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Mobile phone ringtones ‘can affect your concentration’

Mobile ringtones can distract you,especially if it's your favourite song.

Written by Agencies | London |
February 15, 2012 4:03:27 pm

It’s always better to keep your cell phone on silent mode particularly when you are trying to solve a problem,for a study says that mobile ringtones can distract you — especially if it’s your favourite song.

Researchers at Washington University in St Louis have claimed that mobile phone ringtones affect concentration most when they are popular songs — in fact,they can brain power,the ‘Daily Mail’ reported.

“Many of us consider a mobile phone ringing in a public place to be an annoying disruption,but this study confirms that these nuisance noises also have real-life impacts,” lead author Jill Shelton said.

She added: “These seemingly innocuous events are not only a distraction,but they have a real influence on learning.”

For their study,the researchers devised an experiment in which Shelton posed as a student seated in the middle of a crowded undergraduate psychology lecture at Louisiana State University and allowed a mobile phone in her handbag to continue ringing loudly for about 30 seconds.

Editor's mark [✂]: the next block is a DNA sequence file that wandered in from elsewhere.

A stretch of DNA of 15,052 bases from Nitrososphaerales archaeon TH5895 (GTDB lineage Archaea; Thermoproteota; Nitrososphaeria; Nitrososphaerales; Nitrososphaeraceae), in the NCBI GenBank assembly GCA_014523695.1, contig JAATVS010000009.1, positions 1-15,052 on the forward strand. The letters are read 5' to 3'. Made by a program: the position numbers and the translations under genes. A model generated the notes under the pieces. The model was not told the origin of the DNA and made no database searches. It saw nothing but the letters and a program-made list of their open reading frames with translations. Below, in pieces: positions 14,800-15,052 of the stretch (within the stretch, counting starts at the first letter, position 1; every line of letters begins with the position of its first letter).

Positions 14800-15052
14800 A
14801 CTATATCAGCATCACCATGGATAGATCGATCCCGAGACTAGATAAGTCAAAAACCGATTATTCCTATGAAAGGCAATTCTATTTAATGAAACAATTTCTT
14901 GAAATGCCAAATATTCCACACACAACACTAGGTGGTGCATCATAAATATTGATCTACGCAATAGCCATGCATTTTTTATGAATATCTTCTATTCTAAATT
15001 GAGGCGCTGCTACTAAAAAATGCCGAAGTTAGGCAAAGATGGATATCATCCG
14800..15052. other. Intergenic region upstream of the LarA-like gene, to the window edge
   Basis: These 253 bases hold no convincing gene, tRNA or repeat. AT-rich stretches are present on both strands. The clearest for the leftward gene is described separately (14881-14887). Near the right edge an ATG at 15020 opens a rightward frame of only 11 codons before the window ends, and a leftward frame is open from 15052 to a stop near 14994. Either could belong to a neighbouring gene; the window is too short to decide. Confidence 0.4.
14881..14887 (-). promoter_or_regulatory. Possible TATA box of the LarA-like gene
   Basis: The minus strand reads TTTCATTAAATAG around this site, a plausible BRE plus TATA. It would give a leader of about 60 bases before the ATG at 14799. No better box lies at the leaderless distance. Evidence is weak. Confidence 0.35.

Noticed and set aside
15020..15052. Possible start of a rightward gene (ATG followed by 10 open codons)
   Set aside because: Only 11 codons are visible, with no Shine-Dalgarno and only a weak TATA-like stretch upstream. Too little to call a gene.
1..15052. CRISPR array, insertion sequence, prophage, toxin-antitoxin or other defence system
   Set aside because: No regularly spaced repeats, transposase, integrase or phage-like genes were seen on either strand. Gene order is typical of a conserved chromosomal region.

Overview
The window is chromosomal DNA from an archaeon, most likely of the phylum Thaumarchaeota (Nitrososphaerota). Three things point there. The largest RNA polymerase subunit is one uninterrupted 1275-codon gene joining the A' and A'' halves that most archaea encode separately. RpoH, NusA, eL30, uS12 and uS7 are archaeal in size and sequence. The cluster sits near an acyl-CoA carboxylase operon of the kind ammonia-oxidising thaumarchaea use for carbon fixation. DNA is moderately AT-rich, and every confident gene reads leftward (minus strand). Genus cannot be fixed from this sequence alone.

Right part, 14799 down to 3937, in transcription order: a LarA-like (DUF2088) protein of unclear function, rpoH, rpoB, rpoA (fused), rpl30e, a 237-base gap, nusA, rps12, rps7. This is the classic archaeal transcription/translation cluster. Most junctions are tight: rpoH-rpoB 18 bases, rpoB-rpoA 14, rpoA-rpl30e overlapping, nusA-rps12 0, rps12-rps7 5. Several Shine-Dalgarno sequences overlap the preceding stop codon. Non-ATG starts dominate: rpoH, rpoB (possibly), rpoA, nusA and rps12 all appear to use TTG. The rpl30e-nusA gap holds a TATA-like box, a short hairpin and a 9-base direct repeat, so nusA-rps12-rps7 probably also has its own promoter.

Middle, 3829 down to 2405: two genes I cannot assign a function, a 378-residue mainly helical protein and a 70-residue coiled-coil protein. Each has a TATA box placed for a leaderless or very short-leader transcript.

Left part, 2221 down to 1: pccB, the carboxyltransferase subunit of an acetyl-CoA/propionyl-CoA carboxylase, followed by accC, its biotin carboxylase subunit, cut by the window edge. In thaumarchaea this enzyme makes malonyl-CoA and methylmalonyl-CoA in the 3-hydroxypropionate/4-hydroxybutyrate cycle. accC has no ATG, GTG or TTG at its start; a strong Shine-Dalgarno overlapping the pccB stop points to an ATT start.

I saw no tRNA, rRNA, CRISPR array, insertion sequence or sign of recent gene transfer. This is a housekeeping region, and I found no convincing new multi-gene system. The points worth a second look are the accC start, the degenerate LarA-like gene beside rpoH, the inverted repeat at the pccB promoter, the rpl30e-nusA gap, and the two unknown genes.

Students exposed to a briefly ringing cell phone scored 25 per cent worse on a test of material presented before the distraction,the findings revealed.

Students tested later scored about 25 per cent worse for recall of course content presented during the distraction,even though the same information was covered by the Professor just prior to the phone ring and projected as text in a slide show shown throughout the distraction.

The students scored even worse when Shelton added to the disturbance by frantically searching her handbag as if attempting to find and silence her device.

Perhaps most surprising,the study found that unexpected exposure to snippets of a popular song,such as those often used as ringtones,can have an even-longer-lasting negative impact on attention.

In this phase of the experiment,students in a laboratory were tested on simple word-recognition tasks while exposed to a range of auditory distractions,including irrelevant tones,standard mobile phone rings and parts of a song very familiar

to most LSU students.

The song,an instrumental version of the LSU fight song composed to support the university’s American Football team,was then being played incessantly. The song also became a popular mobile phone ringtone.

“When we played the fight song as part of our lab experiments,the distraction factor lasted longer. It slowed down their decision-making performance for a longer time than even a standard ringtone.

“Depending on how familiar people are with these songs,it could lead to an even worse impairment in their cognitive performance,” said Shelton whose study has been published in the ‘Journal of Environmental Psychology’. P

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